Archive for the ‘cooks’ Category

Worlds of Pharmakopeia VII: Chocolate Delights, Slavery & Gluttony

Posted: December 1, 2015 in Africa, African Atlantic Slave trade, agricultural crops, American natural wonders, American slavery, aristo-parasites, aristocracy, artisan workshops, Asia, avarice, bad death, bitter taste, bons bons, cacao, cacao beans, cacao powder, cakes, candies, canella cinnamon, capitalism, capitalist production, carcinogens, chocolate, chocolate bars, chocolate beans, chocolate butter, chocolate capitalists, chocolatiers, coca, coffeehouses, colonialism, consumers, cookies, cooks, cuisine, cultural genocide, culture, currency, death, desserts, diabetes, digestives, drink of the gods, drinking rituals, drugs, elites, empires, erotica, European colonial empires, exotica, Flower Wars, food identity, food transformations, fruits, gastronomy, genetically modified ingredients, genocide, gluttony, gourmets, grinding, grinding process, Guinea, history, honey, hot cocoa, huitzilopochtli, human body, human civilization, Industrial Capitalism, inventions, Izcoatl, knights, leisure, luxury, mass murder, Mayan estates, Mercantile Capitalism, Mexica-Aztec Empire, milk chocolate, Moctezuma I, Moctezuma II, mole, murder, native garden delights, nuts, obesity, pastilles, pharmacopeia, physical senses, plantation killing centers, Portuguese Slave Trading Empire, pralines, production, products, Quetzalcoatl, royalty, rulers, slave export crops, slave trading, slavery, snacks, social classes, social estates, sugar, sweet chocolate, Switzerland, taxes, Tenochtitlan, the body, Theobroma Cacao, tlaloc, tlatloani, tobacco, trade, tribute, Triple Alliance, vanilla, vintage desserts, weight gain, Western Hemisphere, xocolatl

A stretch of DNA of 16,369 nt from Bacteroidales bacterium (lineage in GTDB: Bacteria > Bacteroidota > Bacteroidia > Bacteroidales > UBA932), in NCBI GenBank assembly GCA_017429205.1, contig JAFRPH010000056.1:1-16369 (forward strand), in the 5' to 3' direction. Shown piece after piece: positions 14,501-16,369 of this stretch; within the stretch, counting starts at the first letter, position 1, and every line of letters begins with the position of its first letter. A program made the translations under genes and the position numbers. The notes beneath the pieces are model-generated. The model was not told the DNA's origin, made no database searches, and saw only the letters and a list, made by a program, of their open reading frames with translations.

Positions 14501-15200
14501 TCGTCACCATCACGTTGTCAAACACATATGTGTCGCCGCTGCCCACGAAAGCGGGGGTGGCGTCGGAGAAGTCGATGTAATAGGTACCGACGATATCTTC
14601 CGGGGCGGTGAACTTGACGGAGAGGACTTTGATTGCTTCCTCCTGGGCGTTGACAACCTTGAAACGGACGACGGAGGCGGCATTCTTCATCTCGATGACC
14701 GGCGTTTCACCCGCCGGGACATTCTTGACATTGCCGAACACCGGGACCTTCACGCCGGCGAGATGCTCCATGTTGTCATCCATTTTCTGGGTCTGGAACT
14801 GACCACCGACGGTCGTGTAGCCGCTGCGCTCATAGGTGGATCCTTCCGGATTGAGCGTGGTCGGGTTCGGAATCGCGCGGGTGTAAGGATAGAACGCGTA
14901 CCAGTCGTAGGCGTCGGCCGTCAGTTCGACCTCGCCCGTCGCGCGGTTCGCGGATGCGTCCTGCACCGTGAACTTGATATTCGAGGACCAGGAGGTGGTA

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Theobroma_cacao_treeCacaoXocolatl-Spicy-Aztec-Hot-Chocolatexocolatl_CodexNuttalChocolateria SpainGirls-On-Cocoa-Plantation-Trinidad-British-West-IndiesChocolate-house-london-c1708 - for aristos onlyCocoa-Child-LaborerParis-Pascal-Caffet-chocolatesChocolate capitalism and GMOs

In the strange, occult worlds of pharmacopeia, few drugs have escaped the repressive clutches of European sadists and madmen.

The reasons for non-prohibition often refer to a particular exotic drug’s negligible effects on the mind. If the drug causes havoc with the sinful body, and yet does not induce much of a mental change, then the elixir transforms into a good and marketable digestible. Such is the modern story of Chocolate, or as the Mexica-Aztecs referred to it, in their language of Nahuatl, Xocolatl.

The 1430s AD was a consequential decade for human civilization. In China, the Han Chinese, Ming Dynasty established a naval fleet in order to extend the economic influence of the Empire. Yet during the same period, agricultural disasters, famine and pestilence hit the Chinese rural valleys, and so the naval empire had to end. In Indochina, the Empire Ayutthaya, (modern Thailand or Siam), conquered the great empire of the Khmer at Angkor Wat (modern Cambodia).

In Europe, the religious wars and Crusades of the Catholic Papacy and Orthodox Christianity continued. First, they fought against the Muslim Turks, who surrounded the Second Rome, Constantinople, on both flanks, Asia Minor and Greece. The Teutonic knights maintained their violent forays into the northeast, against both Poland and Lithuania. The Catholic Holy Roman Emperor eventually defeated the Protestant Hussites, (influenced through Jan Hus), in the Czech lands.